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051_Page 49Thursday. 29. th. September. 1842.

A fine, cool day, temperature about right for me.
I did not feel well when I arose, have not been strong the past two days. Was engaged all the morning, and in fact all the day, prepareing for my guests. Bridget excited herself, and performed her duties well; but all the head work devolves on me, and I am miserable on such occasions. Sent a note to Bell, with an invitation for Mrs [Trirelle] her friend, also a “toilette cover” as a present. She sent me an acceptance. Dispatched a note to Chelsea; they are all complaining of colds. Julie, and I dressed in white, as five oclock, and at seven our friends arrived. Mrs [Trirelle], did not accept; so our party was quite small. Mr & Mrs Brown, Bell, Catharine and Henry composed our party. Ferdinand, came in late. We took tea in a sociable way, around the table, as I wished…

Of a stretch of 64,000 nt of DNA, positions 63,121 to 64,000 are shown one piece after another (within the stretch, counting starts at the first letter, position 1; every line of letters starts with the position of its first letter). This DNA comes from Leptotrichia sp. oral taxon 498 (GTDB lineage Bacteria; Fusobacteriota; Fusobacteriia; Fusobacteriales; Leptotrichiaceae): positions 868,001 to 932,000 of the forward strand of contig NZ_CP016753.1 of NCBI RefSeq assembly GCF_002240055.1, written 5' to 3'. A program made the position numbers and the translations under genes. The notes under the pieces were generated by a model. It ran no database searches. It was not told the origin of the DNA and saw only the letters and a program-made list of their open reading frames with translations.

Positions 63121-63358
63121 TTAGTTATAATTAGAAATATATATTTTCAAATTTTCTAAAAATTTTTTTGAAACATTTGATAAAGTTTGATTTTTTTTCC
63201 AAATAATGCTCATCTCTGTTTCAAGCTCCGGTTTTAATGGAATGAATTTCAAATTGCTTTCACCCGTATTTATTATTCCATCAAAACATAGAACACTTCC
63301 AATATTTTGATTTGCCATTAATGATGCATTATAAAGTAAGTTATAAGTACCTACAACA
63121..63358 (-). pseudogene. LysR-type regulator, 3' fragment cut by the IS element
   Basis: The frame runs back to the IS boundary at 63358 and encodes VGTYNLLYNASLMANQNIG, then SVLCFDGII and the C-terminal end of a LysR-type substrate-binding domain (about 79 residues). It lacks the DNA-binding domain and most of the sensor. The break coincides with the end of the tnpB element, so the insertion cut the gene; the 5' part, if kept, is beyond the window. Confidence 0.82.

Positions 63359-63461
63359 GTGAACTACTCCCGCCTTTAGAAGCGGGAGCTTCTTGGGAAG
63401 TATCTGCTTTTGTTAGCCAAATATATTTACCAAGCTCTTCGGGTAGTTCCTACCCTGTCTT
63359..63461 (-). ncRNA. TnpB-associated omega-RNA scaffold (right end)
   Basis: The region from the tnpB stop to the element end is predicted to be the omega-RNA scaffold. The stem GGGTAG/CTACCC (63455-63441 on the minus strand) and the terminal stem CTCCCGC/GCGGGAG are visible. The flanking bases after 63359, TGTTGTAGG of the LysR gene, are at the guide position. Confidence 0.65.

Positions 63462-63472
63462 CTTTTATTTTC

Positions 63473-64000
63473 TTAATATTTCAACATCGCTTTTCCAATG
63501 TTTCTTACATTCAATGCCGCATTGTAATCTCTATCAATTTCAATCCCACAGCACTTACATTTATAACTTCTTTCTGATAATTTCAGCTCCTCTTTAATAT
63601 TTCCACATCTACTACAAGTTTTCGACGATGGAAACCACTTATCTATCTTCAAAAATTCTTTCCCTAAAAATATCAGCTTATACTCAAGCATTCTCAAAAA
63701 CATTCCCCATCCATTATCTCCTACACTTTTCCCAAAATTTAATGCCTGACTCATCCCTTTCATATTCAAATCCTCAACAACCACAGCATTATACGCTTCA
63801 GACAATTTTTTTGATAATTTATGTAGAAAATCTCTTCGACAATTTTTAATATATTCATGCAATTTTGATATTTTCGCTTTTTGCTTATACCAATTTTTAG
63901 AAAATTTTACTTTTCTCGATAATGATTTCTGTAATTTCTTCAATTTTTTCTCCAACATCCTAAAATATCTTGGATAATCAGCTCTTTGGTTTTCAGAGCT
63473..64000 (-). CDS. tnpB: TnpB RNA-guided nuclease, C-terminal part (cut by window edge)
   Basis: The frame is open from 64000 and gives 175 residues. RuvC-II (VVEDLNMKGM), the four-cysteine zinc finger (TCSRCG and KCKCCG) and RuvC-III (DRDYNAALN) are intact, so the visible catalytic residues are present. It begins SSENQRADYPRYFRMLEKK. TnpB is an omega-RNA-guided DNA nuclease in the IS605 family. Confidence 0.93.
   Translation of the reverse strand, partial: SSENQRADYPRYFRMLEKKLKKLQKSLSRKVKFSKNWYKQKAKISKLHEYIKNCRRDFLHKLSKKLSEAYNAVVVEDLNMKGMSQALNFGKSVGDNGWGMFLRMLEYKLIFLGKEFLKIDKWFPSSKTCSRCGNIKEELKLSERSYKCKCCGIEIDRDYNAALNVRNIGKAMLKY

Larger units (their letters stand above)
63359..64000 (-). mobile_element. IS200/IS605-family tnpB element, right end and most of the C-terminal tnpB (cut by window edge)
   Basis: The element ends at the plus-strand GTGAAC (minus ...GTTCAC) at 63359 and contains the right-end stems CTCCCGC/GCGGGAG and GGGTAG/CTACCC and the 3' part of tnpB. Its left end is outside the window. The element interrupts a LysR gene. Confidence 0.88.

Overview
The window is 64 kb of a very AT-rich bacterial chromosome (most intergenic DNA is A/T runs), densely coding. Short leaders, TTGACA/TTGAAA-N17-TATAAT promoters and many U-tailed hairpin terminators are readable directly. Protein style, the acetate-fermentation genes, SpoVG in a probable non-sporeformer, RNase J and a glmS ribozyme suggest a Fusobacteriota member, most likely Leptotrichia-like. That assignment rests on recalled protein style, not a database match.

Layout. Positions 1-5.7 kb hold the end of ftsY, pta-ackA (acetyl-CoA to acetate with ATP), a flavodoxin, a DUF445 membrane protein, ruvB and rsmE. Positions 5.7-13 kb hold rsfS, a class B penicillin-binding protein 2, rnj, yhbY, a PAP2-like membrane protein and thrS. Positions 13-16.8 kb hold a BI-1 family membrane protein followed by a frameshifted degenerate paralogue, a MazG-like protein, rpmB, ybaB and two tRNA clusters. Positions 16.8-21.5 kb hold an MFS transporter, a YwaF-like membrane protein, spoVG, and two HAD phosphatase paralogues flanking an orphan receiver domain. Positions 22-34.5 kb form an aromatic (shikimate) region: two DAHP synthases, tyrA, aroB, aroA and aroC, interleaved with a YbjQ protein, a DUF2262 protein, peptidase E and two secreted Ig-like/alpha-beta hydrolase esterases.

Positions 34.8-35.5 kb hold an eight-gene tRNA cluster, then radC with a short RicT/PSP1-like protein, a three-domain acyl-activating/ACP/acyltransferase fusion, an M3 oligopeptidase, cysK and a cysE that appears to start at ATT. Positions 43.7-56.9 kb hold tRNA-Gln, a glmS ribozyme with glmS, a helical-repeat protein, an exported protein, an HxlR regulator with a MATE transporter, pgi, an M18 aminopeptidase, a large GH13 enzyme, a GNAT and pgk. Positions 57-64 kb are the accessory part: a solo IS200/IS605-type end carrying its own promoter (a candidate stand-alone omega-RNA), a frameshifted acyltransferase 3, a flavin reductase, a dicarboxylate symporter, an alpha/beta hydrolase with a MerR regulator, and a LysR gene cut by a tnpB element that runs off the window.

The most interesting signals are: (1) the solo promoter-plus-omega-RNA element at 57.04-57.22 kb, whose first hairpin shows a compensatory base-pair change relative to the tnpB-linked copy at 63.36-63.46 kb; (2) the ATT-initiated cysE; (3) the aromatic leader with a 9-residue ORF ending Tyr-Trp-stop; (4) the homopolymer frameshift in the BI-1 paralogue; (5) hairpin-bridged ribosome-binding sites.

052_Page 50to make my guests as comfortable as if at home. Our table was nicely spread, every thing on it of the best; and well arranged. Mr B. is a host within himself, so intelligent, original, and comic in his character, we were all entertained, and kept in a good humour by his witticisms. Mrs B. looked sweet, I did not think it possible, dress, animation, and health, could have improved her so much. I love her tone, and pronunciation, very much, it goes to my heart; and her details of sorrows gained for her, my sympathy, and friendship. She said her evening was pleasant, and eleven oclock had almost arrived; before our circle was broken. I gained the promise of at least one more visit; before she leaves New.York. Julie, looked sweet, and took Mr & Mrs B. to see her baby.house. Louis was rather troublesome to.day, he does not mind having his ears boxed; as any other punishment. Mr H. bought me some elegant peaches, and pears, for the evening; they ^were superb, and patronized considerably. I gave each one, a load to every home. The still champagne, was quite gentle in its influences no one seemed too much exhilarated. I had some domestic trouble this evening, with the cook, she is a fretfull old maid, and fond of grumbling. My patience with her as is almost exhausted, and I gave her a sever reproof, for her impertinence. It is impossible to keep calm on all occasions, they are so ungratefull, and provoking; these “Irish folks.” Bought a pair of shoes for Remsen to.day. Mr. H gave me five dollars to buy cake.